One other criticism that has been levelled at the game is its lack of story, a totally unfounded one. True there’s no twisting plot or dramatic FMV cut-scenes but there’s a simple reason for that – the story has reached already run its course by the time Samus touches down on Tallon IV. This is where the scan visor comes in again – as you explore the ruins and bases you will find old Chozo recordings and Space Pirate log entries from which the story of Tallon IV’s fall can be pieced together. The narrative chiefly concerns a highly radioactive substance called Phazon that appeared and started to spread like a poison across the planet when a meteor struck the surface. The Chozo Lore entries outline the race’s desperate attempts to stem the flow of the substance and even gives context to the presence of Samus’ suit upgrades. It’s quite haunting to read about their struggles as you explore their desolate and deserted corridors already knowing of their extinction. Like Ocarina of Time before it Metroid Prime is a game set in a world you’ve already failed to save. The other side of the coin is the Space Pirate data which describes vividly their arrival on the planet and their complex attempts to harness Phazon and use it to create invincible biological armies. The superb writing gives you a fascinating insight into the Pirates’ culture and methods and convincingly sells them as an ambitious and resourceful race of bad ‘uns.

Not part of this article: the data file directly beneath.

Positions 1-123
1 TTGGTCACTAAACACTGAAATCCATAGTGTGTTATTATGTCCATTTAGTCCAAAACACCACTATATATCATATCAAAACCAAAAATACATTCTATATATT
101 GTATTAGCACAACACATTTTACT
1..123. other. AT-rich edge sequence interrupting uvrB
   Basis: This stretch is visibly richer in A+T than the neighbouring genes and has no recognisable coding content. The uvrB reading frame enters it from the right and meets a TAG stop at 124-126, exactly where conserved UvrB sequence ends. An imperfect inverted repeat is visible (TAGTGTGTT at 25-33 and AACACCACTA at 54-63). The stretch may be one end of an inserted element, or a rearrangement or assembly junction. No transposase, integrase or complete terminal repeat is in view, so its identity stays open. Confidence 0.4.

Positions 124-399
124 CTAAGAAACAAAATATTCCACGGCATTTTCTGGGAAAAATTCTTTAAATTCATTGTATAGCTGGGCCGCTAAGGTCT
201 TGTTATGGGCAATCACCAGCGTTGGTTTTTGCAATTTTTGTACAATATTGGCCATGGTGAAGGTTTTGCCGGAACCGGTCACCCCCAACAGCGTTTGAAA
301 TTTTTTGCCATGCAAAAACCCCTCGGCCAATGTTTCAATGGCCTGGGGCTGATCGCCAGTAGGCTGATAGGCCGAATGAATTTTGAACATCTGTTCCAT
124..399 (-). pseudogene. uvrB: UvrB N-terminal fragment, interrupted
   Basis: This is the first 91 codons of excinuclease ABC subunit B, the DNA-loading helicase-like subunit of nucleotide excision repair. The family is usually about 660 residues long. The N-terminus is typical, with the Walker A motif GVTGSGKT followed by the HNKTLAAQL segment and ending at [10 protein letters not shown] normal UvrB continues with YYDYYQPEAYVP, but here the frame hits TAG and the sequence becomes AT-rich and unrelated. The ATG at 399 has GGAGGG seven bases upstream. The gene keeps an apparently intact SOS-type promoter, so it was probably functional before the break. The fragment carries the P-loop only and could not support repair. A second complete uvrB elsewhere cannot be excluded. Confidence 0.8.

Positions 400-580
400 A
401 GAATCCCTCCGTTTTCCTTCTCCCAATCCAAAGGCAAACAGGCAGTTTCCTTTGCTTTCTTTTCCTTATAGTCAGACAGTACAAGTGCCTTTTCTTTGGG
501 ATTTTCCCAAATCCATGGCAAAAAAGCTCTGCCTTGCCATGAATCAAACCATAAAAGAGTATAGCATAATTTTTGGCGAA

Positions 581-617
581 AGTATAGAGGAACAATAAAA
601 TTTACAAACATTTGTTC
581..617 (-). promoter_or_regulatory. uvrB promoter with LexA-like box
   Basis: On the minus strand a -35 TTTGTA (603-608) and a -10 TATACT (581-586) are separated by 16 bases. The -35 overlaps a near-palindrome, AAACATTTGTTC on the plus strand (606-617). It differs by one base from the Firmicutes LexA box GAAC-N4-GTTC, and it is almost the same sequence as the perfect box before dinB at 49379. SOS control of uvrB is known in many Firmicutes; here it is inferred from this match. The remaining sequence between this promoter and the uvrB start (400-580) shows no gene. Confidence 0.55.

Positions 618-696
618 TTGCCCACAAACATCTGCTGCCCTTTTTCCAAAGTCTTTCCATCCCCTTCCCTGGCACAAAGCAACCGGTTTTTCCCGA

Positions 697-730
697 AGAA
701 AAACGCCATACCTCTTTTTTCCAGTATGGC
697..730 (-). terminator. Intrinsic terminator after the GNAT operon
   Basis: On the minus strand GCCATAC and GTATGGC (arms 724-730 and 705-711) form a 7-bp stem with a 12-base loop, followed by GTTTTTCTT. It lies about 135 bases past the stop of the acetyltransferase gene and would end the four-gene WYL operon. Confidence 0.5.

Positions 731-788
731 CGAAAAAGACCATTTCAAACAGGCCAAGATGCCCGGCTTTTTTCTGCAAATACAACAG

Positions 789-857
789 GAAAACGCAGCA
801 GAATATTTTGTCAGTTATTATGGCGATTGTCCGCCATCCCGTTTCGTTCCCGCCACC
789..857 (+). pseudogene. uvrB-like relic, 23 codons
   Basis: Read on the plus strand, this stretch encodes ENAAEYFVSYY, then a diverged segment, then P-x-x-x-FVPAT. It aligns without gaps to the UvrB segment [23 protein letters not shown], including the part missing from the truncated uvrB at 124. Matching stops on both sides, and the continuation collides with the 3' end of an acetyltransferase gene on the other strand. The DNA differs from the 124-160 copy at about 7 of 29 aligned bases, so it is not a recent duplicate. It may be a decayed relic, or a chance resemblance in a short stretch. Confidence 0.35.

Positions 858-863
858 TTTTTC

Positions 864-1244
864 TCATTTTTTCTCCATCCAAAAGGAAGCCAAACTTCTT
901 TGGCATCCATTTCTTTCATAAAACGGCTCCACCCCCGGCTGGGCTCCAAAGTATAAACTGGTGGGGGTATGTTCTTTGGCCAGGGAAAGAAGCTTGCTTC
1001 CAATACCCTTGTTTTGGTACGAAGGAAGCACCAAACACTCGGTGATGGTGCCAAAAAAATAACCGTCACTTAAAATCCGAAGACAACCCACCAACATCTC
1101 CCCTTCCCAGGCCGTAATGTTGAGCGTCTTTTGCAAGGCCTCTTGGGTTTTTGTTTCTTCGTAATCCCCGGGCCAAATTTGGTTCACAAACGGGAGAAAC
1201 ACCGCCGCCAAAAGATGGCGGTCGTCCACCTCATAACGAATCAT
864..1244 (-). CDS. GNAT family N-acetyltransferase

The interesting thing about this approach to storytelling is that it’s optional. You can cruise through the game without learning anything about how Tallon IV came to be in the state it’s in but you’d be missing out a simply fascinating narrative that draws a vibrant and beautiful picture of a very sad story. Interactivity is an untapped storytelling medium – most games present their plot like a movie but Retro decided to explore uncharted territory and do something that couldn’t be done in any other medium with Metroid Prime and for some reason get no credit for it.